The state government has announced a trial of COVID-19 testing in pharmacies to increase testing capability in Queensland.
The news brought a mixed response from Beaudesert chemists.
Discount Drug Store co-owner Donna Simpson said they would be interested in taking part in the pilot.
"We would definitely be involved," she said.
"It would help alleviate the wait times for COVID-19 testing."
However Amcal pharmacy manager Camille Morgan said they would not be interested.
"We are already flat out at the moment," she said.
Priceline Beaudesert Fair owner Shrikesh Morjaria said he would reserve his decision until talks with the Pharmacy Guild clarified how and where testing would be carried out.
"My main concern is that every pharmacy is going to be different, some may not have the infrastructure to offer this service," he said.
"We need to be sure we can ensure the safety of our staff and all our customers before we say yes or no to this."
Premier Annastacia Palaszczuk said the pharmacy trial was another way to keep Queenslanders safe.
"Queenslanders have done a great job in slowing the spread of COVID-19," she said.
"This is just another way to make that job easier."
Health Minister Steven Miles said the pilot program was about making testing even more accessible.
"Until we have an approved vaccine for COVID-19, we will continue to rely on methods like testing to keep Queenslanders safe," he said.
"That's why we're launching a pilot program to trial testing for COVID-19 in pharmacies."
Mr Miles said community pharmacies across the state could take part in the pilot project over the next few months.
"Each year there are over 458 million patient visits to community pharmacies - approximately 8.8 million per week," he said.
"Community pharmacies are often accessible, trusted places in communities across Queensland, including regional and remote areas.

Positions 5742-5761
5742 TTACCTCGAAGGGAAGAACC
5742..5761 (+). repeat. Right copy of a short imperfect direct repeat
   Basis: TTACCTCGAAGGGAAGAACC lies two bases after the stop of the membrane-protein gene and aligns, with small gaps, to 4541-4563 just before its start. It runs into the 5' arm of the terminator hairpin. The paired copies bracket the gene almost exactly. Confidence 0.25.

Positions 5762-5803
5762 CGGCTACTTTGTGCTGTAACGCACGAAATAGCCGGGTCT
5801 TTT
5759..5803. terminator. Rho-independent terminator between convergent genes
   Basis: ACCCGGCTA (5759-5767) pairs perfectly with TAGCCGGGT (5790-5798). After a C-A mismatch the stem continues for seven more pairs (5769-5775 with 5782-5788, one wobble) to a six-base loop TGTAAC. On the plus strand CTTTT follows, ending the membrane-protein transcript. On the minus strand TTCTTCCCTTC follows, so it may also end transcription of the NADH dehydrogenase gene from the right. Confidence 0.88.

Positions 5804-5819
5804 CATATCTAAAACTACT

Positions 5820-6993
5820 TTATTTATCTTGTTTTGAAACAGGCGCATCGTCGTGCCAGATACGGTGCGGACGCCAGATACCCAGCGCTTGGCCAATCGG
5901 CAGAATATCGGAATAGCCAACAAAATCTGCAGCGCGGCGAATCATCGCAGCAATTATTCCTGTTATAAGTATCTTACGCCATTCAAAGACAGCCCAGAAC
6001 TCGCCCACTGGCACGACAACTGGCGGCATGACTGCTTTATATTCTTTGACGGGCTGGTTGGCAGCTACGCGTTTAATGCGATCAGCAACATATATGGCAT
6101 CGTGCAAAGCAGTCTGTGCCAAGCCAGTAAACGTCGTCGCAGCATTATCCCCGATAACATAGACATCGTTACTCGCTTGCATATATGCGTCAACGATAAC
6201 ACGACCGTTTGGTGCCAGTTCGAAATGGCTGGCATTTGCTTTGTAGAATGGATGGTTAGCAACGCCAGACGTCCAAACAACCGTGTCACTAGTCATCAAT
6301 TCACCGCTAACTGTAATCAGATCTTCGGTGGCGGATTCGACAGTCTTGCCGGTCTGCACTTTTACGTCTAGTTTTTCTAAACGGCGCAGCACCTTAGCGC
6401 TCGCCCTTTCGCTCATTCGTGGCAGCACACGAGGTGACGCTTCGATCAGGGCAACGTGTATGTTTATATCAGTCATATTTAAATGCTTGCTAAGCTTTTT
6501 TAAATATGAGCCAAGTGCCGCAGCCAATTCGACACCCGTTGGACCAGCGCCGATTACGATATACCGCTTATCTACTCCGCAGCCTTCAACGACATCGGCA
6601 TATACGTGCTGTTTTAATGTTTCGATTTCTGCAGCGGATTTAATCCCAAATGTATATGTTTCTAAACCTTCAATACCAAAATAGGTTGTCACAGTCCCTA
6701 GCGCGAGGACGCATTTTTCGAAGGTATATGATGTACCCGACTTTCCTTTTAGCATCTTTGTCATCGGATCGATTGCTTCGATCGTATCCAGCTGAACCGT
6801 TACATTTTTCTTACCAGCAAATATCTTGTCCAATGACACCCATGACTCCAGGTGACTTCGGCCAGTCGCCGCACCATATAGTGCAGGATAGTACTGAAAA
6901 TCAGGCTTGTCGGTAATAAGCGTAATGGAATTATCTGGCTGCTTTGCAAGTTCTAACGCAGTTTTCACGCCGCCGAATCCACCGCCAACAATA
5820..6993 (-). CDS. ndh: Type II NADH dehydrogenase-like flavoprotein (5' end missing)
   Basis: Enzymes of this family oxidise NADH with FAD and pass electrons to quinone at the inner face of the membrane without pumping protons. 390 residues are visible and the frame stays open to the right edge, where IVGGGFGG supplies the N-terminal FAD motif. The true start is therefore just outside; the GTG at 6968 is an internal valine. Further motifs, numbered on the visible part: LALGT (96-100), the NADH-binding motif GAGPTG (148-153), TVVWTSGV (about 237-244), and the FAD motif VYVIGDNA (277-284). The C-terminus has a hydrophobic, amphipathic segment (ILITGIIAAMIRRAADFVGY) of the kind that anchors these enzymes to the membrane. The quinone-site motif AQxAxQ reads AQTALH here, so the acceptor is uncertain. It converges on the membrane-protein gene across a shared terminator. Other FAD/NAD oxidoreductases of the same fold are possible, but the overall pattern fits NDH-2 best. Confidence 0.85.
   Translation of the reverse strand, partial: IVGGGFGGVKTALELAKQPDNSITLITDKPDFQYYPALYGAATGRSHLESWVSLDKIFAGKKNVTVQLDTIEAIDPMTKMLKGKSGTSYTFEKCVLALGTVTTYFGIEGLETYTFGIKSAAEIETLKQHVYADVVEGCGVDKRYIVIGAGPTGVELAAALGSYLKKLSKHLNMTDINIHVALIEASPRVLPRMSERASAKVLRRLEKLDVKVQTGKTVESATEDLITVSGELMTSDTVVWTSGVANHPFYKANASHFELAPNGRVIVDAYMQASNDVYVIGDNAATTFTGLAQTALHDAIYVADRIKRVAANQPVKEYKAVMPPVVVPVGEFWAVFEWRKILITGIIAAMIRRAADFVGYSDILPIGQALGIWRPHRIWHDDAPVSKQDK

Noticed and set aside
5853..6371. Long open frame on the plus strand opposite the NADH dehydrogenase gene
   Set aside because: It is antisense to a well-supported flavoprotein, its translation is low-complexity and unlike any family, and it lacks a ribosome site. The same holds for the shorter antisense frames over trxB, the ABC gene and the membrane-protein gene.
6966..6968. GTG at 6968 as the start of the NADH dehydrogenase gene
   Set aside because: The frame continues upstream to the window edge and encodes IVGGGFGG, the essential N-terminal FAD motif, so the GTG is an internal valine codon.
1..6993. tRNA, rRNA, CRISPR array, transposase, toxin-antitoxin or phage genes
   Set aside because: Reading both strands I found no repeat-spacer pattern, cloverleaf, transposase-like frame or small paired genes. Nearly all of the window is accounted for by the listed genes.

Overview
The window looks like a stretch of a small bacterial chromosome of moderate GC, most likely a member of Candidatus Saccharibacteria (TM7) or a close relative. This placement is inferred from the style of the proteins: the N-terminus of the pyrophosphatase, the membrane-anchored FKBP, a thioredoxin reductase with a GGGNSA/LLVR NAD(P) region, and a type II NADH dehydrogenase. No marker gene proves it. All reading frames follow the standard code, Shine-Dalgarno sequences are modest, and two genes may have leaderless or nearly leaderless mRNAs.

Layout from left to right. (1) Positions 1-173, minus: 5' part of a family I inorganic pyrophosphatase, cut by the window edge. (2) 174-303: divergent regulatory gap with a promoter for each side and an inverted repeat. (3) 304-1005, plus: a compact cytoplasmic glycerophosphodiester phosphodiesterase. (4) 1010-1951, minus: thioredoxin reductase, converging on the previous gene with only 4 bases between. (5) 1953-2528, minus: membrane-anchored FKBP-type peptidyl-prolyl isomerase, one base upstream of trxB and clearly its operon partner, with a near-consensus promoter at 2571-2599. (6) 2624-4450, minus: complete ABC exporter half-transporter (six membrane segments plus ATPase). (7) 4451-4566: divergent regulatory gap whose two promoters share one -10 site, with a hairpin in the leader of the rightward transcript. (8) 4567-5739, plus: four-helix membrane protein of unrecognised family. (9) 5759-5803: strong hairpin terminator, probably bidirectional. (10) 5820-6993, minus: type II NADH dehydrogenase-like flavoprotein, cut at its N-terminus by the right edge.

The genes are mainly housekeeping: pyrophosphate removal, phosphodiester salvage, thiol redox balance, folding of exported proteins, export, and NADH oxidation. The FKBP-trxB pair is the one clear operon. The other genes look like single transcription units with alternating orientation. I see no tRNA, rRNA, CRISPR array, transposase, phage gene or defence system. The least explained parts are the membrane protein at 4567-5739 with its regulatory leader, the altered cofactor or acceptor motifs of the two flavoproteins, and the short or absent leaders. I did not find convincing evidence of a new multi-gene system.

"Making testing available at your local pharmacy will make it even easier for Queenslanders to get tested.
"Queensland was one of the first jurisdictions in the world to start testing for COVID-19. We also brought onboard rapid testing machines and introduced serology testing to assist with contact tracing.
"As part of this pilot program pharmacists will be provided with relevant training to conduct the testing. Collected specimens will be analysed by Queensland Health and managed according to existing Queensland Health procedures.
"That means those tested will be advised to isolate in accordance with COVID-19 national guidelines and identified cases will be notified by the relevant Public Health Unit.
"We're working with Pharmacy Guild of Australia, Queensland and looked at pilots done by some other states.
"Queensland Health will conduct a comprehensive review of the pilot program after the trial to determine if this is a feasible way to increase testing opportunities in community pharmacies."
Pharmacy Guild Queensland president Professor Trent Twomey said they would work with the Queensland government to ensure the success of the trial.
"Queenslanders are already presenting in pharmacy with possible symptoms which are similar to COVID-19 symptoms and requesting cold and flu medications. It makes sense to opportunistically test those members of the community with possible symptoms.
"Community pharmacy has a proud history of playing our part in the evolution of Queensland's primary health care network."